Why Is A Culturally Responsible Therapy Experience Important?
Updated: Mar 2
Despite it being 2023, our world still has a lot of issues. Within the past year, the news has been filled with stories about the loss of innocent black lives, police brutality, questioning same-sex marriage, and revoking women’s rights. Our world seems to be taking 3 steps forward and two steps back. Despite positive changes being made in the past, some of these topics are still being questioned.
Thankfully, mental health is becoming a more prominent topic in today’s world. But people aren’t just looking for someone to talk to or to listen to them. They’re searching for someone who understands and can help them navigate what they’re going through. This is why a culturally responsible therapy experience is important.
What Does it Mean to be Culturally Responsible?
So, what does it actually mean to be culturally responsible, especially when it comes to the world of therapy? Each person has their own beliefs, culture, values, and history. There’s not one single therapist out there that will be able to speak to what every single one of their clients is going through on a personal level. A therapist who is culturally responsible is able to acknowledge certain differences like culture between themselves and their clients. Therapists who are culturally responsible are able to better understand each of their clients’ backgrounds, beliefs, and ethnicities. Incorporating this learning in their therapy practice allows them to speak to clients who have different attitudes, opinions, and values.
Why is This Important During Therapy?
A culturally responsible therapy experience is extremely important, especially when it comes to meeting the therapy needs of marginalized communities – like people of color.
Everyone Needs Access to Mental Health Care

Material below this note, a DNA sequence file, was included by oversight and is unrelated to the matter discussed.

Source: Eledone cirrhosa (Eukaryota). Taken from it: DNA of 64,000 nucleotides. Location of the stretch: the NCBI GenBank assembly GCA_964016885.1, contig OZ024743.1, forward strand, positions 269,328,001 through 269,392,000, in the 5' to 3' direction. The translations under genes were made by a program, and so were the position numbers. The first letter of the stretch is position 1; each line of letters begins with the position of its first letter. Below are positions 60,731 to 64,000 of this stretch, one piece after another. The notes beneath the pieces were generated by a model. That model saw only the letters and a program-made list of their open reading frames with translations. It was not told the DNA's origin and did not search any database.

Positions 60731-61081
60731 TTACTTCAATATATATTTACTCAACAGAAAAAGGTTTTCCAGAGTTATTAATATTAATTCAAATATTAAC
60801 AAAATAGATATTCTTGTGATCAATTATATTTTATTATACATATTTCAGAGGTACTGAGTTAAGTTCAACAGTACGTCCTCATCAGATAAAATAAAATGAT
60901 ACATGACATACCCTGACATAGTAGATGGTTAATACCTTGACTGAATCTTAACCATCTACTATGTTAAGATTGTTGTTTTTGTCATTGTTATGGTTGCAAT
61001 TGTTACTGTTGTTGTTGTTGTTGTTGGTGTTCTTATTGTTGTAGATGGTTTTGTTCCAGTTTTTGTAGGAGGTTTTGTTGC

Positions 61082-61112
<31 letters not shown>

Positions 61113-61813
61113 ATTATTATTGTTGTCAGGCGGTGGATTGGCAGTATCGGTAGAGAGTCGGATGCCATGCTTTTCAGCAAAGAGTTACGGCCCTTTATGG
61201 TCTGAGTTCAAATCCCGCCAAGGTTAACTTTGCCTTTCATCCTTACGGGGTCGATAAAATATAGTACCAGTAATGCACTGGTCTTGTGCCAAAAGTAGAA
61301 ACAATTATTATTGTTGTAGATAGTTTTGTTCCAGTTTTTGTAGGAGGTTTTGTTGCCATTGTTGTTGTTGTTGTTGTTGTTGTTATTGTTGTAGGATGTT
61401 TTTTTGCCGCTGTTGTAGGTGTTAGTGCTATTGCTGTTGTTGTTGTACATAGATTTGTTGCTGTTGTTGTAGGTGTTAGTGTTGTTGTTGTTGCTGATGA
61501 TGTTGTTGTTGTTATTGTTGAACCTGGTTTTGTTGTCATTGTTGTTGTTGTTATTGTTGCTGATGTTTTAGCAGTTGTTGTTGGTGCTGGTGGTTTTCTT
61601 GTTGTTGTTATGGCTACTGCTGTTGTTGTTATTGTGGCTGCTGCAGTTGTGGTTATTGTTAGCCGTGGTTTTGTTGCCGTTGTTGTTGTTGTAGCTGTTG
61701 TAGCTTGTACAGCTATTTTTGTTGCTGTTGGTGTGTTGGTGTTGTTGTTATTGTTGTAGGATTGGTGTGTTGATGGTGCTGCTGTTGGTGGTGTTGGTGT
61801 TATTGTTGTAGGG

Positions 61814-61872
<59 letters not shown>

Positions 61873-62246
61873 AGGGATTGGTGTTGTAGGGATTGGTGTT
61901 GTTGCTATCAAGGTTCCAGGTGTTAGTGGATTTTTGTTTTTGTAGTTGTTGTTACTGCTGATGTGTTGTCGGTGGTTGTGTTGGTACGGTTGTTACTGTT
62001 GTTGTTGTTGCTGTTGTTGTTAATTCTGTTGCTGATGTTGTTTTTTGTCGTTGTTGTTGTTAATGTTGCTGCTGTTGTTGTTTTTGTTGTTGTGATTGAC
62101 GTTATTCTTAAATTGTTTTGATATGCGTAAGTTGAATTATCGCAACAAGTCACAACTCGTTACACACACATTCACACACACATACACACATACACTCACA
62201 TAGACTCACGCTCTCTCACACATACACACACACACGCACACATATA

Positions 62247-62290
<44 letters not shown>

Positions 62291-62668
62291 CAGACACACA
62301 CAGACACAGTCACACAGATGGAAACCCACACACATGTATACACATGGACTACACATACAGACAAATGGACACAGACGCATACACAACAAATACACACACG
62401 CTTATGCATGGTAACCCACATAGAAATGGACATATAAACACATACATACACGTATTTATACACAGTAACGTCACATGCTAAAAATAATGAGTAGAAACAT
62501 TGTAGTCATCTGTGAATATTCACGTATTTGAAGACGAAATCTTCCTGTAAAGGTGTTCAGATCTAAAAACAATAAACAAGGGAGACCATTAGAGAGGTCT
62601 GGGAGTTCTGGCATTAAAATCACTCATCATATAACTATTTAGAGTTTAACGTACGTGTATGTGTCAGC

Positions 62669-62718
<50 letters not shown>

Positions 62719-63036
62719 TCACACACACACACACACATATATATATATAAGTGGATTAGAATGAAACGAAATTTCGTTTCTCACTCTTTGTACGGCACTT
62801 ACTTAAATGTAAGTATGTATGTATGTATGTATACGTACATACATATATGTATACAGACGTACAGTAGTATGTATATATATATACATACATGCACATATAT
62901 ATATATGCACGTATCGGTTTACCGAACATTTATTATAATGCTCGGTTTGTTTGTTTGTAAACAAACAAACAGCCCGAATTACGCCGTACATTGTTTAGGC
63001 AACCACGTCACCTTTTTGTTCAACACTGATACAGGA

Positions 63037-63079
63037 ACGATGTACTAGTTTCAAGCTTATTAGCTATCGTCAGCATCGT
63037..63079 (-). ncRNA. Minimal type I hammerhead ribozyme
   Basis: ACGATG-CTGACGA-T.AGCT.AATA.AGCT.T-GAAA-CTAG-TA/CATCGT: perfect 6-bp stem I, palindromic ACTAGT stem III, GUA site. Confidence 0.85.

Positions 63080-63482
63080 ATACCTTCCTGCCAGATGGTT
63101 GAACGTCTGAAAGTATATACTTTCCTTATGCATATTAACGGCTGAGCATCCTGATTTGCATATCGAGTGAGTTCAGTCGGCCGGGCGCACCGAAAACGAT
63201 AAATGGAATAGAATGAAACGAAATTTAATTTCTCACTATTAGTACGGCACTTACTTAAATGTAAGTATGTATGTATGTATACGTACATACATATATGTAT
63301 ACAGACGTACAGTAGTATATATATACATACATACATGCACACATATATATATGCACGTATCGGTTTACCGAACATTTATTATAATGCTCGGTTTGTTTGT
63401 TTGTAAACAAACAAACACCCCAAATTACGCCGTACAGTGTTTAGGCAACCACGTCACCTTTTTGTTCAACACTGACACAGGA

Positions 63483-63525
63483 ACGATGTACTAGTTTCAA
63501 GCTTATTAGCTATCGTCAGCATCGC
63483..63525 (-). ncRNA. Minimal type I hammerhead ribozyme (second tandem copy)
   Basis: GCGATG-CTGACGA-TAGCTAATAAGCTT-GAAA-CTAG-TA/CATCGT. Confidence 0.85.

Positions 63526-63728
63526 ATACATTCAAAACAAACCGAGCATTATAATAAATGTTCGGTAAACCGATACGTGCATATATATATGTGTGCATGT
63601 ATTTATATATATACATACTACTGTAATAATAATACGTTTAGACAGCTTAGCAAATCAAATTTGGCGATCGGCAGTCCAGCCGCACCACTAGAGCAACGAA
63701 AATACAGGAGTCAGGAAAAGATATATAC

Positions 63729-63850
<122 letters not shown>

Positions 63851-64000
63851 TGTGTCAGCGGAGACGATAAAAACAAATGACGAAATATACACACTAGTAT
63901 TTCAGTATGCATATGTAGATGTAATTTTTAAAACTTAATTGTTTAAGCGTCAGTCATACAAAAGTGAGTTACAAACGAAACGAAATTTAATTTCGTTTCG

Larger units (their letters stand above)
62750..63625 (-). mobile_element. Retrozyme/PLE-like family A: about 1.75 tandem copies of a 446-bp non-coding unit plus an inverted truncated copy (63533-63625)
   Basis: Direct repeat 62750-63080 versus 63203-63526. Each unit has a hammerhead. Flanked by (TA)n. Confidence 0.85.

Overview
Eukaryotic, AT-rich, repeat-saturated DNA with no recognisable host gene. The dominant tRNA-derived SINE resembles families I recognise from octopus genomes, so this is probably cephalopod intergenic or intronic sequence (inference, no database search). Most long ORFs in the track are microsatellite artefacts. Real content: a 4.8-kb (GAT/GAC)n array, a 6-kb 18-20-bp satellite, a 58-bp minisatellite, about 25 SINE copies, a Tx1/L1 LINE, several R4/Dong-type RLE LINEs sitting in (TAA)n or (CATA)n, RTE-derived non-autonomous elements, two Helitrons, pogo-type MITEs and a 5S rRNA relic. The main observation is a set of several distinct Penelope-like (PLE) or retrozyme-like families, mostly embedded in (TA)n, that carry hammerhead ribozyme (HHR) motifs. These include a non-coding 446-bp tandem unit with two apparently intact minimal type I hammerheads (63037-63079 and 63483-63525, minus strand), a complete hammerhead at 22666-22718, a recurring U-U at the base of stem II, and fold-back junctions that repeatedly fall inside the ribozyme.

There is often a cultural stigma to seeking therapy. Seeking therapy is often seen as a sign of weakness. On top of that, people of color don’t have access to a lot of therapists that are also a person of color. When there are more culturally responsible therapists, it changes the way that healthcare clients and providers perceive mental health disorders as well as changing the way clients think and act toward healthcare professionals.
Creates a Better and Higher Quality Relationship Between the Client and the Therapist
Therapists who are culturally responsible are able to improve the relationships between themselves and their clients. Being culturally responsible is as simple as making a client feel safe and secure. When clients feel more comfortable and understood, they’re more likely to trust their therapist and the treatment process.
Helps to Overcome Challenges that Marginalized Groups Face
No matter what your community or culture is, there’s a good chance that you want what everyone else wants: to be emotionally, mentally, physically, and spiritually happy and healthy. When it comes to marginalized groups, it can be difficult to determine what that actually looks like due to the stigmas surrounding mental health. When therapists and clients are able to work together, they can work to overcome and improve the challenges that some of these marginalized groups are facing.
How to Find a Culturally Responsible Therapist?
Everyone who starts therapy should determine what they’re looking for in a therapist before starting treatment. Finding a therapist can often feel like dating someone. You need to have some type of idea of what you’re looking for, test a few out, and determine what type of therapy and what type of therapist works best for you, your wants, needs, and goals.
Make a list of what you’re looking for and don’t settle for anything less. Take the time to research different therapists online. Schedule an initial phone consultation and address and questions or concerns you may have to ensure you’re on the same page.
If you’re interested in learning more about why we value culturally responsible therapists in our practice, reach out to us today to set up a consultation with a BIPOC Therapist or one of our other culturally competent therapists.